Over the next few years, McNiel would give other kids at her high school some of these hand-poked tattoos, before she started going into a real tattoo shop at age 16. From there, McNiel began her journey to becoming a professional tattooer and never looked back.
"I got three tattoos from the shop when I was 16 just because I didn't get carded," McNiel says. "The guy assumed I was 18, so he offered me a job as the counter girl. I told him I was in college since I couldn't come in until after 3 because of school."
McNiel then took a job at a different shop as a piercer, which never really interested her but paid a whole lot better than being a counter girl. By 24, McNiel had two young children and decided to learn to tattoo.
"The place I was at already had an apprentice, so it wasn't a real apprenticeship, but I'd already been in shops for so long that I knew how to do all the other stuff," McNiel says. "I just needed someone there to answer my questions and show me how to tattoo."
In 2004, McNiel and her husband at the time moved to Arizona to get a fresh start. Though she hadn't technically been an apprentice yet, McNiel already had done enough work in Washington to consider herself "almost a tattooer," which she may have embellished a bit to land her first tattooing gig.
"I said I had done an apprenticeship to get a job at this little spot in Scottsdale. It wasn't a good shop, though, really just another moneymaker for the guy who owned it and the bar next door," McNiel says. "It was perfect for me because it was mainly tourists, so it was small tattoos on people I never had to see again."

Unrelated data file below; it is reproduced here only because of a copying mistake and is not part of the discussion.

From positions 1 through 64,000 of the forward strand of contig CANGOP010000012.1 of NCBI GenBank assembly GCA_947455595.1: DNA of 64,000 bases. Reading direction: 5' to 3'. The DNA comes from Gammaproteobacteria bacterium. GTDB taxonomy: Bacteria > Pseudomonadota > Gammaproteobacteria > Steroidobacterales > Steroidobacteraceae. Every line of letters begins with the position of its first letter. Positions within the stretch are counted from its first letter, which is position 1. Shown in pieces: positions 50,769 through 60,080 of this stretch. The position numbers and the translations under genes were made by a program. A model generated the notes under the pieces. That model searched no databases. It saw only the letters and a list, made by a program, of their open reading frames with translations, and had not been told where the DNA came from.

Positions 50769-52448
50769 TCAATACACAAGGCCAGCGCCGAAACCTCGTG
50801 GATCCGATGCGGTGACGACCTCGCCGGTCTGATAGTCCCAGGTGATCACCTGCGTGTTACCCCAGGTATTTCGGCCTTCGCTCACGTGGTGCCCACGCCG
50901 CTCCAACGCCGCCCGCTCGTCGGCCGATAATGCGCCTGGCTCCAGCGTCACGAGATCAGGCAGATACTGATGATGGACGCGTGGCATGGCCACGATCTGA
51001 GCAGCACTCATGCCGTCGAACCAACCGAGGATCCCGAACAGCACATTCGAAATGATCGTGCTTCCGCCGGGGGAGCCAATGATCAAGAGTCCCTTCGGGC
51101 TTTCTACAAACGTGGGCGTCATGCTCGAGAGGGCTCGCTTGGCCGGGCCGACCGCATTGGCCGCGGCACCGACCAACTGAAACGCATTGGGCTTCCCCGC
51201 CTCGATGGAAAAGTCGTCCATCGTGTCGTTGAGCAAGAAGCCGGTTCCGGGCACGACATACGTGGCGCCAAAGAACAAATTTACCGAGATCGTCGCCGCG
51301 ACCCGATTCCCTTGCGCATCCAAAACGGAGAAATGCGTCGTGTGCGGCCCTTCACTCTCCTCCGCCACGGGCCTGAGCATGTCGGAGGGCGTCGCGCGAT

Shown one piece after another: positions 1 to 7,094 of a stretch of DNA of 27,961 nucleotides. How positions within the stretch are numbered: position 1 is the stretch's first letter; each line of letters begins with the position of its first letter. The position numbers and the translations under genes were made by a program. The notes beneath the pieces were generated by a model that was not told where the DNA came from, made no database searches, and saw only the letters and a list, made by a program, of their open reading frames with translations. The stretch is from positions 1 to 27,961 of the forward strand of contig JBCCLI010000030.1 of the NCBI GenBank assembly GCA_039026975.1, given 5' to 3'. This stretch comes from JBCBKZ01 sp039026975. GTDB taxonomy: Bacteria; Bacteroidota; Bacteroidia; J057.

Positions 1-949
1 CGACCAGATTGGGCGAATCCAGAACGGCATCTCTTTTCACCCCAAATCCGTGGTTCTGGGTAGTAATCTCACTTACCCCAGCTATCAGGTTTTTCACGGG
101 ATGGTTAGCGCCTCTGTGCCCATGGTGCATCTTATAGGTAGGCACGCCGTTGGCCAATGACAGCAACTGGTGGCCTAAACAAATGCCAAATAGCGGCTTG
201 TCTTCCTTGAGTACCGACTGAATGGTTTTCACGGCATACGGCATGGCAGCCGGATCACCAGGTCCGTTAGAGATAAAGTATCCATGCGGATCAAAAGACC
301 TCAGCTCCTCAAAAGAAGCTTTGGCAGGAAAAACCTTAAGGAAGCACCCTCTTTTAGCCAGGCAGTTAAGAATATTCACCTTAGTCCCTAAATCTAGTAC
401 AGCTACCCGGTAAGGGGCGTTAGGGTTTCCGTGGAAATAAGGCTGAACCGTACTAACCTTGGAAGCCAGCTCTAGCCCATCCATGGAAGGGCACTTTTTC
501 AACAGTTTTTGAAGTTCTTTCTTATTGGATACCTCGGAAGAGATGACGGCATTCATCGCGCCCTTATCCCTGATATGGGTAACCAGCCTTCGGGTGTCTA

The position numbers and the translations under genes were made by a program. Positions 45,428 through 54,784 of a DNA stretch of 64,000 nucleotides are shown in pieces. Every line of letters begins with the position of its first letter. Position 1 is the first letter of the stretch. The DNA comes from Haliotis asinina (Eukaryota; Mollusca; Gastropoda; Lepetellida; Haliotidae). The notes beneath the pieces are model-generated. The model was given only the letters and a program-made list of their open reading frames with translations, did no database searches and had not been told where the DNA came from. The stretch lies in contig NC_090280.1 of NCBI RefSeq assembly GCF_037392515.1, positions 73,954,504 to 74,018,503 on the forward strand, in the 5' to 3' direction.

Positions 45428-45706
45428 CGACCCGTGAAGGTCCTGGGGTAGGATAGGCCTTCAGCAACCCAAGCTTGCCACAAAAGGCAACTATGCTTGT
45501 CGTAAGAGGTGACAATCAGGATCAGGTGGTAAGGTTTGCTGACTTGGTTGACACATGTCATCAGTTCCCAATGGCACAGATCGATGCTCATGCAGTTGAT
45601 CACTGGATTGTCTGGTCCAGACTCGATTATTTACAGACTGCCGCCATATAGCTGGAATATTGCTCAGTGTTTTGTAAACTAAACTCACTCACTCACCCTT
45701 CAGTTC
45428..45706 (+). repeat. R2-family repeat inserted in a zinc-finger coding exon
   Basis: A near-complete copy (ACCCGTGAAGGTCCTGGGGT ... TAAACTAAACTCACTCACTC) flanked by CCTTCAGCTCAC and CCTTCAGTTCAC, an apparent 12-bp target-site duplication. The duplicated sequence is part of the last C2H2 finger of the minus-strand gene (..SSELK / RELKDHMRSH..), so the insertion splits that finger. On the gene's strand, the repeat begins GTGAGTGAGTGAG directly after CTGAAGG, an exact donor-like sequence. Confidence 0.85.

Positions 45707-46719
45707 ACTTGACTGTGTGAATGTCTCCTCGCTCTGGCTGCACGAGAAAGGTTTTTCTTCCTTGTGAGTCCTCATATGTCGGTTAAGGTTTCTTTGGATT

Six months later, McNiel was the manager and ready to move on to a better shop where she could improve her skills. McNiel got a job at a more legitimate shop in Scottsdale, where she met some of the artists who would become her friends and coworkers for the next decade.
After over three years in Scottsdale, McNiel began working at Love and Hate Tattoo & Piercing, where she worked for another couple of years before buying it along with her coworker, Danny Ross.
Since purchasing Love and Hate in 2009, McNiel's "straight-up old-school" traditional American tattoos have garnered national awards and attention at events such as the Ink-N-Iron Festival on the Queen Mary in Long Beach and the Arizona Tattoo Expo, where McNiel is one of few artists to win the "whole chicken" (first, second, and third place awards).
McNiel believes her success is due to her desire to keep her designs clean and simple, just as they would've been in the early days of tattooing.
"Sometimes you see people pull out like 18 colors to do a traditional tattoo," McNiel says. "Back in the day, they had five colors including black. I like the stuff that ages well, bold crisp lines and bright colors."
Though McNiel may only use a handful of colors, she believes that the ones she does use are part of what sets her work apart from some others.
"The green I use on my leaves, slime green, is really bright, and I use a heavy black," McNiel says. "Some girls have trouble committing to such bright colors and heavy blacks, but I don't want it to look like it was done by a girl."